This course introduces methods and software for management, analysis and mapping of soil variables within the R environment for statistical computing. The course alternates between lectures and computer practicals and covers a variety of subjects, such as geostatistics, linear regression and machine learning for soil mapping, quantification of uncertainty and soil map validation.
Fundamentals of Crop Physiology in a Changing World
Sunday 3 - Friday 8 June 2018
The course focusses on the fundamental knowledge and insight one must have about crops to be able to adapt agronomic practices to the changing world. Here the changing world refers to the environment, increased demands on sustainable production and food quality.
Linear Models
Friday 8, Monday 11 and Tuesday 12 June 2018
In this module we continue with Regression, ANOVA, and ANCOVA, set in the general framework of Linear Models. We look at topics like parameter estimation and interpretation, checking model assumptions, regression diagnostics, analysis of unbalanced designs and multiple comparisons.
Generalized Linear Models
Thursday 14 & Friday 15 June 2018
In this module we study how to analyse data that are not normally distributed. We look at fractions (logistic regression), counts (Poisson regression, log-linear models), ordinal data (threshold models), and overdispersion. We discuss (quasi-) maximum likelihood estimation and the deviance.
Mixed Linear Models
Thursday 21 & Friday 22 June 2018
In this module we discuss how to analyse data for which the assumption of independence is violated. So: Do you have a nested experimental set-up? Or repeated measurements? Or weight of the same animal over time? Or pseudo-replication? Then, you are likely to need Mixed Models. In this course, you will learn all about it!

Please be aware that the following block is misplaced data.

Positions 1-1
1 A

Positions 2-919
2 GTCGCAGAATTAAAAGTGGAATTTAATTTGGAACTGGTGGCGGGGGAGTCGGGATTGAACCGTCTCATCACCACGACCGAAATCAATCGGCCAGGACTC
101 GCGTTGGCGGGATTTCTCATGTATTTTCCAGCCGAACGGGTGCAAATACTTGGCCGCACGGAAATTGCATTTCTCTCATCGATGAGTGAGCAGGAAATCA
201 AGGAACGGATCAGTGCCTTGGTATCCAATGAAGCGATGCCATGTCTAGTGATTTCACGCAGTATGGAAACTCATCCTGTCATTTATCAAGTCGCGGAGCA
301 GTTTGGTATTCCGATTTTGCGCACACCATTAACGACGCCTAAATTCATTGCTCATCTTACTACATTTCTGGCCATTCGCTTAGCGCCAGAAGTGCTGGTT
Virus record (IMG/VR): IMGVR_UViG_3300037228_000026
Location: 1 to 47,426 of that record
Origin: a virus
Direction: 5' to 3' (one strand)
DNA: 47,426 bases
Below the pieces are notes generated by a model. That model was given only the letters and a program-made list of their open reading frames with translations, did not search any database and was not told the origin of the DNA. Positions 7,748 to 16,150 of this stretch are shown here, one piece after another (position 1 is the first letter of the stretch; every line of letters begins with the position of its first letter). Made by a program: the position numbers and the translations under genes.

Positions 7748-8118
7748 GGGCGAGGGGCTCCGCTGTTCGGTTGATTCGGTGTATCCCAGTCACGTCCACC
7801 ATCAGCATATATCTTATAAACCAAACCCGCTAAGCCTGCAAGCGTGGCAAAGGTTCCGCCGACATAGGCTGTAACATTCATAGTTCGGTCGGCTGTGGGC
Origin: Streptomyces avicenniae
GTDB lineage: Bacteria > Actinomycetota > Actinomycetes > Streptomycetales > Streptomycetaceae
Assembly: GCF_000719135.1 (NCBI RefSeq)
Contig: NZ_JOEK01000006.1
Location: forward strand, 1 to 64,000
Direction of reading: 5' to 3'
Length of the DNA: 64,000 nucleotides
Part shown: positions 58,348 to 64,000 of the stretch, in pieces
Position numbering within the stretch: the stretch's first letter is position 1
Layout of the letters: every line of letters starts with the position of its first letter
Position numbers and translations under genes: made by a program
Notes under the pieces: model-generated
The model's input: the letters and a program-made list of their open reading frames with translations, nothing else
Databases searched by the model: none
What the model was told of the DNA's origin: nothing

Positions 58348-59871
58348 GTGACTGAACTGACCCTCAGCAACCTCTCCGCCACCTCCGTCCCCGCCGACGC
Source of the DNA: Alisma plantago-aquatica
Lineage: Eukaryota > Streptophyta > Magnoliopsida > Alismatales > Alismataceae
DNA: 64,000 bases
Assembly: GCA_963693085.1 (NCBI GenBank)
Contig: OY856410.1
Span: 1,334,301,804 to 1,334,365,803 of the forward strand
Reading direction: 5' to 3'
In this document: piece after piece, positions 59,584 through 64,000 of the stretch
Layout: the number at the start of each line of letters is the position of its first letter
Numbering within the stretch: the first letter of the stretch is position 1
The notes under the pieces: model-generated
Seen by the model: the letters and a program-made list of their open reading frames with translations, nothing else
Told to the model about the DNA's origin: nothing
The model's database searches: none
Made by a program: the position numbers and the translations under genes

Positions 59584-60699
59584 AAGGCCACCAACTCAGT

Conflicting demands in European Forests: a wicked problem?
Sunday 24 June - Monday 2 July 2018
More and more, we are confronted with conflicting demands when trying to develop sustainable land-use strategies, resulting in so-called wicked problems. Scientists working on such wicked problems need to be trained to work in trans-, multi- and interdisciplinary teams of experts with various scientific backgrounds, such as ecologists, economists, political, and social scientists. This course aims to teach them the skills they need for working in such diverse teams, by means of a real-life case. The course is focused around Gällivare, a small town in the north of Sweden, where one can find the “last wilderness of Boreal Europe”, part of an UNESCO World Heritage Site with large nature reserves and national parks. At the same time, it has an active mining industry, forestry, reindeer herding and tourism. It is a perfect place for land use and land use change discussions. A travel subsidy is available for PE&RC PhD candidates.